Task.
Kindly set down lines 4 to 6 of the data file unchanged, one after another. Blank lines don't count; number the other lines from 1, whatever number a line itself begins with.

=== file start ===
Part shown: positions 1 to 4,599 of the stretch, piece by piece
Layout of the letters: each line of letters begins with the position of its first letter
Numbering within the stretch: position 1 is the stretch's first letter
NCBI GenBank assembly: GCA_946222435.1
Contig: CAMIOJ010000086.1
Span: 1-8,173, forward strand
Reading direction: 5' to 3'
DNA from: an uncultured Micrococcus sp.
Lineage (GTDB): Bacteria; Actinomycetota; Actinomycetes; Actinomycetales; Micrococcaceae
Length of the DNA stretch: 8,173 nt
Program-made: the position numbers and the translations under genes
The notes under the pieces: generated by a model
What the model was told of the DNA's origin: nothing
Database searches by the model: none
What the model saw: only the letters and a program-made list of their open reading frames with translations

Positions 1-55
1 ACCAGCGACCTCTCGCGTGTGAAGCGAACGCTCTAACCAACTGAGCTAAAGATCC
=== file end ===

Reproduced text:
NCBI GenBank assembly: GCA_946222435.1
Contig: CAMIOJ010000086.1
Span: 1-8,173, forward strand